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Gaza War Diary: 20 DECEMBER 2023

Among all the worldwide handwringing and concern for the “poor, innocent civilians” of Gaza, I’d like to say a few things about the poor, innocent civilians of Israel for whom no one, save perhaps other Jews and some good-hearted, intelligent individuals worldwide seem to care.

I’d like to talk about the close to 5,000 Israeli soldiers seriously injured and requiring extensive medical care and physical therapy and the 10,000 soldiers who will require therapy for PTSD (so far).

I’d like to talk about the fifty thousand Israeli schoolchildren forced to flee their homes in the South and North under rocket fire and threats from terrorist Muslims of Hamas and Hezbollah. These children, many of them orphaned and traumatized as well as uprooted from their lives, all now have to be placed in other schools, by Israel’s Ministry of Education, which is trying its best to find teachers and classrooms for them all, as well as social workers and psychologists.

It isn’t easy.

I’d like to talk about the women and girls who suffered brutal sexual crimes at the hands of Hamas terrorists as well as crowds of “poor, oppressed citizens of Gaza” who invaded on October 7. While most of the Israeli girls and women tortured and raped by Gazans were murdered, miraculously enough of them survived to the extent that there are NOT ENOUGH THERAPISTS TO TREAT THEM. Let that sink in.

I’d like to talk about a recent study that found that one in three Israelis suffer from PTSD symptoms in connection to the October 7 attacks.

And I’d like you all to consider the pain of young mothers whose husbands haven’t been home for two months; the pain of the children waiting for their fathers to return. And I will only briefly mention the heart stopping anxiety of all Israeli families whose loved ones are now in face to face combat with the monsters of October 7. My daughter, mother of my grandson who is a combat engineer in Gaza, told me that the last week has been particularly harrowing, as her neighbor and a friend lost sons in the past few days, one of them a combat engineer. Imagine going to sleep at night thinking about your child who is doing the work to see that “never again” is really never again.

I’d like to talk about all the Israeli university students now on the front lines in Gaza who will have to miss classes when the universities reopen on December 31, while Arab students, many holding anti-Israel views, will be able to cheerfully go back to school and earn their degrees.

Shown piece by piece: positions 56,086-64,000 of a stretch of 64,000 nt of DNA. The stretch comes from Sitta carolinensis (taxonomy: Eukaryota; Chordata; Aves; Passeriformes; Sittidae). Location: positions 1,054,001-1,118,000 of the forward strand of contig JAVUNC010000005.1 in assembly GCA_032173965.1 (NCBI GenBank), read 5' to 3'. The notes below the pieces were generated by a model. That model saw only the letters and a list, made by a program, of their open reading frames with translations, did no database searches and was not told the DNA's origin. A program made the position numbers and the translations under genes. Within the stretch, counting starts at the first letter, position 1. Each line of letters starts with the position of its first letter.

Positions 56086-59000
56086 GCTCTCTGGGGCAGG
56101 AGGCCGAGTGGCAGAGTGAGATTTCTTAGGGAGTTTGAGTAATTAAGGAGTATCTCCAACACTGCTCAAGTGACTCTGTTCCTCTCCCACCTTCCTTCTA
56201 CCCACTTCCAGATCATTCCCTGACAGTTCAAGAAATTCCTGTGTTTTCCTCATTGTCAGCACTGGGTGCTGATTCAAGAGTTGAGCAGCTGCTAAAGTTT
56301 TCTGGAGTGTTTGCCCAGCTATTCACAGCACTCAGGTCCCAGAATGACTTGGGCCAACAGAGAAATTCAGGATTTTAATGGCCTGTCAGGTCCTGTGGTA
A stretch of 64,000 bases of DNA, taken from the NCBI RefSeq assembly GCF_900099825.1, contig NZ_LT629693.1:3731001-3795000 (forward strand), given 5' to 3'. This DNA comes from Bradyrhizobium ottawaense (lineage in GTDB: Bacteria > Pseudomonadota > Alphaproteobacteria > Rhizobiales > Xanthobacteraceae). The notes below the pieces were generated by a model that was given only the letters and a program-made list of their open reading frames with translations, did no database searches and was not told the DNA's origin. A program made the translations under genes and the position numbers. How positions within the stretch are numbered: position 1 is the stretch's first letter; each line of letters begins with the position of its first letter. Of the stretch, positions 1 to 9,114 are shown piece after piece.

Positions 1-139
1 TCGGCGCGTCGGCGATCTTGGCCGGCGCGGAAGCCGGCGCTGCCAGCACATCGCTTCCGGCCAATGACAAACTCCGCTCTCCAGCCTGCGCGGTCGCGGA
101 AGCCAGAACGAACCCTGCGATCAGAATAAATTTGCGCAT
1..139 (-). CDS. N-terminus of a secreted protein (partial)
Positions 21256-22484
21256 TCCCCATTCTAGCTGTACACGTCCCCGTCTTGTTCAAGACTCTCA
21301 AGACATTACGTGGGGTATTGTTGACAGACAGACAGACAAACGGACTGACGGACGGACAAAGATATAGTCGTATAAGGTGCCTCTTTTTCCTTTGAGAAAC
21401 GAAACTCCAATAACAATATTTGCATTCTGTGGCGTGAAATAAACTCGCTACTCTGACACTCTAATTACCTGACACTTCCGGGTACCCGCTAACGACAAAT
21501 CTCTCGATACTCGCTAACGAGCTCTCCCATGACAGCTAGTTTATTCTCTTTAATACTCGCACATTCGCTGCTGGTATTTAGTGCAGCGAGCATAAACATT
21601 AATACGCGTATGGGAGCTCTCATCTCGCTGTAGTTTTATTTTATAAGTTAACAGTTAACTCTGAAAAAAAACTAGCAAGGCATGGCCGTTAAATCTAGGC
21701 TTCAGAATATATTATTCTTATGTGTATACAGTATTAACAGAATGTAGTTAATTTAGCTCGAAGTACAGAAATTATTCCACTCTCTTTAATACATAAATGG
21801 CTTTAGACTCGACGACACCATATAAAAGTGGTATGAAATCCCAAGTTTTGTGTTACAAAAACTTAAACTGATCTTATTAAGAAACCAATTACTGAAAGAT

Families of fallen IDF soldiers and those still in Gaza have physically blocked the Keren Shalom Crossing, not allowing “humanitarian” aid trucks to enter, insisting all supplies would be stolen by Hamas (which is the documented truth) and that Israel must not resupply the enemy. This is something I’d be happy to join. A human blockade of Israelis against its government’s weakness and complicity.

But I’d also like to talk about how proud I am to live in this country, this wonderful country with its amazing people. My son sent me an email urging people to attend the funeral of lone soldier Boris Dunavetsky from Russia who fell in Gaza yesterday. Today I saw that thousands had attended. This is always what happens in the case of the death of lone soldiers. The whole country becomes their family.

Today the IDF recovered the recording device on the military dog sent to check out a suspected terrorist stronghold and which was subsequently shot by terrorists. On the tape, one can hear the voices of the three hostages begging in Hebrew to be rescued who were later tragically mistaken for terrorists and killed by soldiers. If only the device had been recovered earlier!

But I would like to bring the words of Iris Haim, mother of Yotam Haim, one of the hostages killed, who today sent the following voice message to the soldiers involved:

Hamas has often used subterfuges like recorded crying in Hebrew of children to lure soldiers to their deaths. I agree with Iris Haim. This is entirely Hamas’ fault. Let’s no one forget who put all of these boys—soldiers and hostages—in harm’s way.

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7 comments on “Gaza War Diary: 20 DECEMBER 2023”

  1. sue Blake